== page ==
- The Washington Times - Sunday, May 31, 2009


WASHINGTON, May 31, 2009 (AFP) — Ailing General Motors moved closer Sunday to its expected bankruptcy filing as company bondholders approved a government-sponsored debt for equity deal, The New York Times reported.

The bondholders had until 5 p.m. Saturday to indicate whether they supported the group’s new offer ahead of the once mighty corporation’s looming bankruptcy.

The government’s rescue plan for GM could put as much as 72.5 percent of the country’s biggest automaker under state ownership.

Citing “people briefed on the matter,” the newspaper said the bondholders with slightly more than 50 percent of GMs 27.2 billion dollars in bond debt agreed to support the plan by the government-set deadline.

Among the backers was a committee of large investors holding about 20 percent of GMs outstanding bonds, The Times said.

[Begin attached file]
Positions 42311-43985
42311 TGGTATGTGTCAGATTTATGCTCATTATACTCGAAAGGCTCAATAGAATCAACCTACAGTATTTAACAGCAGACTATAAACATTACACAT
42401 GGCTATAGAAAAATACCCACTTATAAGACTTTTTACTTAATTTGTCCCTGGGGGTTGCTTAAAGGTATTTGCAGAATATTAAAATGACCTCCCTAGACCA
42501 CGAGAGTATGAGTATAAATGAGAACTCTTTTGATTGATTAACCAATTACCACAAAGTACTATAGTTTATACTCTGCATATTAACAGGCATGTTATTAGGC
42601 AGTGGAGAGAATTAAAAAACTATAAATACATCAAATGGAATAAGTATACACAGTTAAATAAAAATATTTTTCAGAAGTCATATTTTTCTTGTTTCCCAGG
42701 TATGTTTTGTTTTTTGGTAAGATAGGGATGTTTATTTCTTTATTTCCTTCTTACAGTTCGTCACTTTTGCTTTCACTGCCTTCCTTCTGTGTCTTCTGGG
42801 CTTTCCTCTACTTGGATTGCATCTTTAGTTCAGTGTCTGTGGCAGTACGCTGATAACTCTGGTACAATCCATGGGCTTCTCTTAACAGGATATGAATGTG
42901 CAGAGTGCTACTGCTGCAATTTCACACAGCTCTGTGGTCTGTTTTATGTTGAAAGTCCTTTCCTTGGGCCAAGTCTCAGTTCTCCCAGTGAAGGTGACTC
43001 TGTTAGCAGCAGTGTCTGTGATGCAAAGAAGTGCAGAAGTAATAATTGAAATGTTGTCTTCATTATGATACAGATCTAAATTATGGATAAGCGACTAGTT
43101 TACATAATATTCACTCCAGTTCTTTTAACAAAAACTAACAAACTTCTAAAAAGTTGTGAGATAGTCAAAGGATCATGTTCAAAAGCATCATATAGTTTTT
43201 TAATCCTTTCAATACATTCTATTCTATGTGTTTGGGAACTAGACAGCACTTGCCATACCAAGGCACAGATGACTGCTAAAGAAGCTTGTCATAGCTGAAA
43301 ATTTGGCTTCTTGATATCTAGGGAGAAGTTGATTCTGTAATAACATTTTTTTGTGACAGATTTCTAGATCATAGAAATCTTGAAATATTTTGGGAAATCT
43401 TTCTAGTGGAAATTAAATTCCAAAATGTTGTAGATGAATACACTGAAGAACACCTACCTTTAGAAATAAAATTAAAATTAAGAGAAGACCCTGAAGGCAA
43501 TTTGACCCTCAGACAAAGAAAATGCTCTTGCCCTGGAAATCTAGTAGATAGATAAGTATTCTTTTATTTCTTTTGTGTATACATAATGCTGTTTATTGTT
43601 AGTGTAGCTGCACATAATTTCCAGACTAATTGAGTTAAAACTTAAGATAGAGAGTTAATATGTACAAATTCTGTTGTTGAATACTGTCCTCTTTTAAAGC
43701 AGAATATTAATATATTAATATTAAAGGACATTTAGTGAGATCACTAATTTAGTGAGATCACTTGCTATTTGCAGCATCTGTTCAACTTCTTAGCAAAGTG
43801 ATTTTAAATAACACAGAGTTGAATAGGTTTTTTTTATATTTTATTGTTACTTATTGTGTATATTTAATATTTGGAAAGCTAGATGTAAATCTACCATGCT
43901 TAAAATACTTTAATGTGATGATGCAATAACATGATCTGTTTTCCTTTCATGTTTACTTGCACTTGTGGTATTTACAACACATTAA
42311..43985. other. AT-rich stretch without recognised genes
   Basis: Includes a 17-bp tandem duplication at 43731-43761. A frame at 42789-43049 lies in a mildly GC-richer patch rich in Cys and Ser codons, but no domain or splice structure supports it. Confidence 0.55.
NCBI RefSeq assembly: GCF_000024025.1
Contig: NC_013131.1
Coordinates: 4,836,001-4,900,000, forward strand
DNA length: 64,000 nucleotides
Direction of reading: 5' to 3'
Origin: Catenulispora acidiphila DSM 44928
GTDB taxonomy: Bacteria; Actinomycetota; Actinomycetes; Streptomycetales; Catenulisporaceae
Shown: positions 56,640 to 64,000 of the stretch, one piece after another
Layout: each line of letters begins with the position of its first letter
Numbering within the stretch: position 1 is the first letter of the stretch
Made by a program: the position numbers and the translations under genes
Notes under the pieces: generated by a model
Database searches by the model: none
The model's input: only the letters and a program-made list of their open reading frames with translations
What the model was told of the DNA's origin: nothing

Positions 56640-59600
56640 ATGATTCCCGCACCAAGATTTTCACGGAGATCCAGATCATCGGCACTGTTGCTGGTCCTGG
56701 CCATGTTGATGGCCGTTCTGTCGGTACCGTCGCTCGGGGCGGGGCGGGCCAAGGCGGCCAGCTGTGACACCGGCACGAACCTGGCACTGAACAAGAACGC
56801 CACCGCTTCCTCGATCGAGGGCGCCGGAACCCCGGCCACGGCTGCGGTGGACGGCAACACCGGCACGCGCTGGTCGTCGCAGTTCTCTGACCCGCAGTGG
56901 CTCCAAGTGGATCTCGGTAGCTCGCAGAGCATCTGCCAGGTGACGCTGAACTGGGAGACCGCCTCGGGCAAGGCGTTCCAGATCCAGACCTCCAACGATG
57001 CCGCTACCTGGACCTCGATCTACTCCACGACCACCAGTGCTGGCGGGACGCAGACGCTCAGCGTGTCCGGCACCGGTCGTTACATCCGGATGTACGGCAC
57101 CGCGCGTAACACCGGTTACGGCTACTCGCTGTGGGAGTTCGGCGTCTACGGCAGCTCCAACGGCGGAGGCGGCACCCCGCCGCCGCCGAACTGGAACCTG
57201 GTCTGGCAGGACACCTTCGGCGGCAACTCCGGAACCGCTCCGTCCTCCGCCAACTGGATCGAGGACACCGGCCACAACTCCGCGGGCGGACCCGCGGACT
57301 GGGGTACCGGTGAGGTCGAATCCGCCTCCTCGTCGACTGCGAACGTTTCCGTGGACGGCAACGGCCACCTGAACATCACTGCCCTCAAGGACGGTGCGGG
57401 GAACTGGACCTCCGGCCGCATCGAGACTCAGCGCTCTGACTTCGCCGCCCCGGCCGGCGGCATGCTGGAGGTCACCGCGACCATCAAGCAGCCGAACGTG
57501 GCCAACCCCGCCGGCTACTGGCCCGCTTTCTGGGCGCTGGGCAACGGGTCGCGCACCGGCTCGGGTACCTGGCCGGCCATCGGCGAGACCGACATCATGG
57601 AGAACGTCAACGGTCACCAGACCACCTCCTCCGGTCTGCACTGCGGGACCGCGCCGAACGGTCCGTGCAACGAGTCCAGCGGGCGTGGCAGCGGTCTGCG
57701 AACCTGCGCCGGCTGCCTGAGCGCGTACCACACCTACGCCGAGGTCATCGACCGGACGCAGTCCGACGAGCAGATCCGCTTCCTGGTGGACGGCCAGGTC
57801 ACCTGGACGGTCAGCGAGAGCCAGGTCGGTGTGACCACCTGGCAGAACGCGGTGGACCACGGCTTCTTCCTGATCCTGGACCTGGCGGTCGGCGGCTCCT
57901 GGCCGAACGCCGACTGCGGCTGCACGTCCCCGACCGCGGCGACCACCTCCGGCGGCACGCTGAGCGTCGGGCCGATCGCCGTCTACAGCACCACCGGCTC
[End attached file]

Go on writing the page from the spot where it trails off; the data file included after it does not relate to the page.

No official announcement of the vote tally has yet been made.

Under the plan, the bondholders would obtain the rights to buy an extra 15 percent of GM’s stock at a low price. They would also control 25 percent of the “new GM,” after having supported the new company’s creation in bankruptcy court.

Recalcitrant bondholders who opt for confrontation rather than cooperation “will get nothing or very little,” an Obama administration official told reporters Thursday.

Government-backed restructuring in bankruptcy court for GM, once the world’s largest automaker, appeared all but certain ahead of a Monday deadline imposed by the Obama administration on the company to submit a viable restructuring plan or file for bankruptcy.

It could take place as early as Sunday.

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